Genomics, Geriatrics + Joe

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Genomics or Geriatrics? Which should I include in a cloud diagram on the back of my social media business card? (I know, business cards are not cool but it beats writing out drpepermd.com 50,000 times at the upcoming conference I’m attending). Genomics sounds much more hip but in reality I know more about geriatrics.

Then I saw Joe Biden’s very personal interview with Stephen Colbert and the fields of genomics and geriatrics were no longer separate but fused in a very moving way. Vice President Biden’s recent tragic loss of a his son humbles anyone who hears the interview. At age 72, Biden is a de facto member of the geriatric population and his son Beau died from brain cancer, a very difficult cancer to treat or cure, but because of genomics there is finally optimism for better treatments.

Screen Shot 2015-09-20 at 10.38.43 AMGeriatrics is the medical speciality of old people, usually using the cut off of 65 and older since that’s when people are covered by Medicare, the government subsidized health insurance program. People in this age group have different medical issues specific to getting older. Many people by this time have a few or many medical problems requiring a few or many medications that lead to medication interactions. Difficulties with seeing, hearing and being able to get around have a big impact on their health and lead to other medical problems. And there are issues with memory loss and the development of dementia which is impairment in the ability to figure things out, plan and make normal decisions.

Genomics is the study of a person’s whole DNA, all the genes in the 46 pairs of chromosomes in each person’s cells. A person’s DNA is specific to them but there are special tests and techniques to find differences or mutations in someone’s DNA which can cause disease.

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Just recently, genomic studies found that the most common form of brain cancer (glioblastoma multiforme) is really 4 different types of cancer. GM is a very aggressive cancer with a 2 year survival rate of only 17% , which means after 2 years, 87% of patients with this disease are dead. Genomics has lead to a tremendous breakthrough. Now we can find more specific treatment for each of these 4 types of cancer rather than treating everyone with GM brain cancer the same way with such poor results. More specific therapy means longer survival and a potential cure.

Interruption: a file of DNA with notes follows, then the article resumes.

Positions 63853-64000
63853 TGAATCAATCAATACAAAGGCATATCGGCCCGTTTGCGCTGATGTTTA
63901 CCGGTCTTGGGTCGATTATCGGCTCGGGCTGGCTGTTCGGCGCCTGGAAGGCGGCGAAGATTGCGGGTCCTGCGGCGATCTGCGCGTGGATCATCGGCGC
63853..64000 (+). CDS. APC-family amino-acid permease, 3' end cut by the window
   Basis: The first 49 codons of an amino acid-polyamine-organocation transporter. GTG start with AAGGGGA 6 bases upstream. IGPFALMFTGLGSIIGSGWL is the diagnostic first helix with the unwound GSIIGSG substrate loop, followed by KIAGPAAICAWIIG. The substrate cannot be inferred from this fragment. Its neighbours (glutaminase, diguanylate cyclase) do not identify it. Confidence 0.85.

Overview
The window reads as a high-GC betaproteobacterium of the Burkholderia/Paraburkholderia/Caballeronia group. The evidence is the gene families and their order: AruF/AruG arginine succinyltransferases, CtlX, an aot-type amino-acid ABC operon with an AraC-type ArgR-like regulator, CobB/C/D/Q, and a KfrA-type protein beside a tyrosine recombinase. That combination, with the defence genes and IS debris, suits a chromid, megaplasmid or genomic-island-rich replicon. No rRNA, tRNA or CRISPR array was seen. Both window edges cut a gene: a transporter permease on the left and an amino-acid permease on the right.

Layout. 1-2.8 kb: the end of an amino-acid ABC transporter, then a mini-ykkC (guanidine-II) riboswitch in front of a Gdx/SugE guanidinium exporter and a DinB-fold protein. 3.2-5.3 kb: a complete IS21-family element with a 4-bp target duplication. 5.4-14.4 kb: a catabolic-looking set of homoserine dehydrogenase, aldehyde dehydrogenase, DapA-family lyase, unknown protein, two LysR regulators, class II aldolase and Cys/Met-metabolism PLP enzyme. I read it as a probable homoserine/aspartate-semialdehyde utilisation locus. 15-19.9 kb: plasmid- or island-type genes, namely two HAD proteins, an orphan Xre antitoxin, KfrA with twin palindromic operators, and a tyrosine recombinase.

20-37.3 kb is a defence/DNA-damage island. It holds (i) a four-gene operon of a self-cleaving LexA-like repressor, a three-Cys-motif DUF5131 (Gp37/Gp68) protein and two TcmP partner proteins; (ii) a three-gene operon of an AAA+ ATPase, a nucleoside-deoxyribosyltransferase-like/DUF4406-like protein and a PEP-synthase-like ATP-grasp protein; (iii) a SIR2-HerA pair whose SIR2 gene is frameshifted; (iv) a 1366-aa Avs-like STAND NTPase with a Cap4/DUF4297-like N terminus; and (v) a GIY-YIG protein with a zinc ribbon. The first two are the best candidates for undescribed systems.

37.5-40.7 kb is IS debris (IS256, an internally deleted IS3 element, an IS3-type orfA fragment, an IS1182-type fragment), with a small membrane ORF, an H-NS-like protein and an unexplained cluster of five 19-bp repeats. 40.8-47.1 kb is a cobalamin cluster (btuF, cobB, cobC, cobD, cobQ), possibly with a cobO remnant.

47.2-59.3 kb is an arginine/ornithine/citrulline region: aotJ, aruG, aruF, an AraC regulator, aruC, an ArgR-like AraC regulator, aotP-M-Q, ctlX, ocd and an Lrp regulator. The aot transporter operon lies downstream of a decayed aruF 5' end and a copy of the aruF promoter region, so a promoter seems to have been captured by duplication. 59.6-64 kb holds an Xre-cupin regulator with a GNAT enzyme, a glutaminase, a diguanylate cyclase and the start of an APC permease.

Genomics or Geriatrics? I have to include them both!

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The Art of Explaining Medical Stuff

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If someone asks me how I became interested in social media as a physician, I tell them the story of how I was online looking for the logo of one of my favorite drinks to use for a presentation I was giving to the medical students.

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I had been an attending physician at the hospital in my town teaching the doctors in training about internal medicine which encompasses primary care, hospital medicine and general medicine. We are known as doctors for adults, internists, or internal medicine doctors (sometimes incorrectly confused with those first year residents known as interns). But I left that position after 15 years to follow an unfulfilled passion to do private practice.

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Growing up in the Adirondacks, I didn’t really know the local doctor of my small town but through my reading had a Sinclair Lewis ideal of the physician healer who could make people feel better with listening. Of course you also need to examine them and order tests and medications when appropriate but the heart of the healing comes from compassion. I wanted the opportunity to be that kind of physician for my own patients in private practice and gratefully have cared for many patients that way. Yet I found I wanted to spend more time discussing med tech, social media medicine, mobile health, medicine 2.0  and yes, hashtags. Which leads me back to my story.